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Cartoon image of a man showing his arm where he received a vaccination

Key points

• Influenza vaccination is more effective in children aged over 3 years than in older adult age groups.

• It takes fewer doses of vaccine in children to protect against influenza than adults – the number needed to be vaccinated to prevent one case of influenza is predicted to be five.

• Vaccination attenuates disease severity.

• By encompassing all children into the vaccination programme, a greater level of protection will be provided to children at higher risk of severe outcomes than targeted vaccination of children within defined risk groups.

• Routine population influenza vaccination of children reduces antibiotic prescribing, school absenteeism and general practice visits.

• Individual vaccination plays a key role in reducing severe influenza outcomes.

• Some immunocompromised individuals, such as elderly adults, do not respond as well to standard influenza vaccines as healthy adults and children, and are likely to benefit from recombinant, adjuvanted or high dose vaccines. Individuals who are morbidly obese should also be considered among this group.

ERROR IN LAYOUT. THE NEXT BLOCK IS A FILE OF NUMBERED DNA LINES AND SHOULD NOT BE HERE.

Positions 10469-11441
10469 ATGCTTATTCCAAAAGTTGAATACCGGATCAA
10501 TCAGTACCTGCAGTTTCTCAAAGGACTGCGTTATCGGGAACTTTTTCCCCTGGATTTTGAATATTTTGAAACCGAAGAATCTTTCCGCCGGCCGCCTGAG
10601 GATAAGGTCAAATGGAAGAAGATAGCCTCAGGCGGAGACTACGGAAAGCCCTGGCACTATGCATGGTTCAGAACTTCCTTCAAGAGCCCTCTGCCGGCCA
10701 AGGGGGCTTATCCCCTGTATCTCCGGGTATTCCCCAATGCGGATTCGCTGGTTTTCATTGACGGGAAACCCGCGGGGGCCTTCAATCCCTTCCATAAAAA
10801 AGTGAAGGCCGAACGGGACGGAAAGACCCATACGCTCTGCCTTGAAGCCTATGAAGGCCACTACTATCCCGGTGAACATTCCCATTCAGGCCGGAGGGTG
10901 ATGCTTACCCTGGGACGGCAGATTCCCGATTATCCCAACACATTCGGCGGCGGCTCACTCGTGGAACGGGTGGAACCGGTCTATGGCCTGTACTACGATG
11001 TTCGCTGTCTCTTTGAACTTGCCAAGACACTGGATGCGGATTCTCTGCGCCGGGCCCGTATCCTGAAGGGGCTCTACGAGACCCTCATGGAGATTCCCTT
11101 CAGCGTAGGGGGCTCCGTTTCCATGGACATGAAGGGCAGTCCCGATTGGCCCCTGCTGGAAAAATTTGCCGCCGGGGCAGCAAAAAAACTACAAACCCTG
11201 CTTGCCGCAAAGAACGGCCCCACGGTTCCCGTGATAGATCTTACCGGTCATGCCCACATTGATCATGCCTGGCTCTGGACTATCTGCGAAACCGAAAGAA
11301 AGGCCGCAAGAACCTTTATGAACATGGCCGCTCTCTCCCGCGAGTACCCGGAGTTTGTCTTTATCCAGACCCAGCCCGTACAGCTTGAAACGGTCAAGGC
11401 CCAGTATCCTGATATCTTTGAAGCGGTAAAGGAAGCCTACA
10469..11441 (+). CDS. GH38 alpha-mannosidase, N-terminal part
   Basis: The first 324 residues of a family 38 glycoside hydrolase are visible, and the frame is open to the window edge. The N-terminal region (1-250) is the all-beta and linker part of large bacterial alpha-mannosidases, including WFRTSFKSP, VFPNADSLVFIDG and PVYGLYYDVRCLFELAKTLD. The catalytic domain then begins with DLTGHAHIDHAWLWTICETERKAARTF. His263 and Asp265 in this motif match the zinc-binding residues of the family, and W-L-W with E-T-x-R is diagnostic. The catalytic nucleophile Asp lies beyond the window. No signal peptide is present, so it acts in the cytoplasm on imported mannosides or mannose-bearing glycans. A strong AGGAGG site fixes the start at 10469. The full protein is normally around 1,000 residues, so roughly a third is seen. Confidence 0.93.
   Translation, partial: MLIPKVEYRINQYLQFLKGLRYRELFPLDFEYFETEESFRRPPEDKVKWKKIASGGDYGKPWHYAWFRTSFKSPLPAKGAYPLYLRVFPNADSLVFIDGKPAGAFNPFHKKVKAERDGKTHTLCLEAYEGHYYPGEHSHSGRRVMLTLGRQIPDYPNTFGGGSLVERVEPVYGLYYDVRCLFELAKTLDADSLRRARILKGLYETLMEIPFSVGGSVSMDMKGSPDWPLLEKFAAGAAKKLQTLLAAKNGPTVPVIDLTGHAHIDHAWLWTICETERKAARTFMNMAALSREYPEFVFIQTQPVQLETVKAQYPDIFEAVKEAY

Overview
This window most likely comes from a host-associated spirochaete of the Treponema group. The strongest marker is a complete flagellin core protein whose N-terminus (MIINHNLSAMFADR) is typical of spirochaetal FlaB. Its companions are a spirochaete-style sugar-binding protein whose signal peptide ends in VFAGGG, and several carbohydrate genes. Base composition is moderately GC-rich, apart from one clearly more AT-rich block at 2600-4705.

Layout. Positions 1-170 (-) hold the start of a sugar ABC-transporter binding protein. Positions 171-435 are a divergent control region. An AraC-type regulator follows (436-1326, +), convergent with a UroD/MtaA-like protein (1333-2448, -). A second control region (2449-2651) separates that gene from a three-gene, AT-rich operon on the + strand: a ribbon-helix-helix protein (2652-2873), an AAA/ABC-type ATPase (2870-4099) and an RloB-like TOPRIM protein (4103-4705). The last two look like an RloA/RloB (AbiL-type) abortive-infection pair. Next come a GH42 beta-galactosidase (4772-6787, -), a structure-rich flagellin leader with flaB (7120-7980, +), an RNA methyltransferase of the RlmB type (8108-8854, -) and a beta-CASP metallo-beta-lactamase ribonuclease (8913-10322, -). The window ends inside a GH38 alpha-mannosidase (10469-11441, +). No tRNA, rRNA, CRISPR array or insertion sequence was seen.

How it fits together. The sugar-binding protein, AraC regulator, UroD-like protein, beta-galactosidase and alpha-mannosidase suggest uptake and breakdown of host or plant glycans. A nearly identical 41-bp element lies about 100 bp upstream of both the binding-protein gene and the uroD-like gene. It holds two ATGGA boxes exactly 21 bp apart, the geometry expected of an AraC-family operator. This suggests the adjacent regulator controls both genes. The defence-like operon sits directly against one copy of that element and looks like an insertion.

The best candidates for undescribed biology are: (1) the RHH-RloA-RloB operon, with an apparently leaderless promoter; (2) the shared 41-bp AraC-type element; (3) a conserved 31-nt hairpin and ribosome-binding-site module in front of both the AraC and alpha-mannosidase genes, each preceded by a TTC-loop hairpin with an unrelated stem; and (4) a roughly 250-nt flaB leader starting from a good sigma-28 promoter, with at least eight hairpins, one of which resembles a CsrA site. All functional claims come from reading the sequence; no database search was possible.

• By reducing the spread of influenza, broad population-based approaches can help to provide additional protection to the most at risk.

• All Māori and Pacific peoples from age 6 months would benefit from funded influenza vaccine.

• School-based vaccination provides the greatest protection directly to the children themselves.

• An additional benefit of school-based vaccination is to help reduce the spread of influenza to the wider community.

• Vaccination of workers in the health and education sectors reduces the impact influenza on these services through staff absenteeism as well directly protecting these staff. Patients and young children are also indirectly protected from being infected.

• Vaccination of all young children aged 6 months to 4 years is required to directly reduce the burden of influenza in these age groups. Vaccination in pregnancy provides passive protection to infants too young to receive influenza vaccine.

• Consideration is required as to how and where vaccine is accessed; targeted approaches are likely to be require in areas of high deprivation.

DOI number

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Mary Nowlan and Mika Hiroi for the Immunisation Advisory Centre


Type of research

Literature review

Last updated: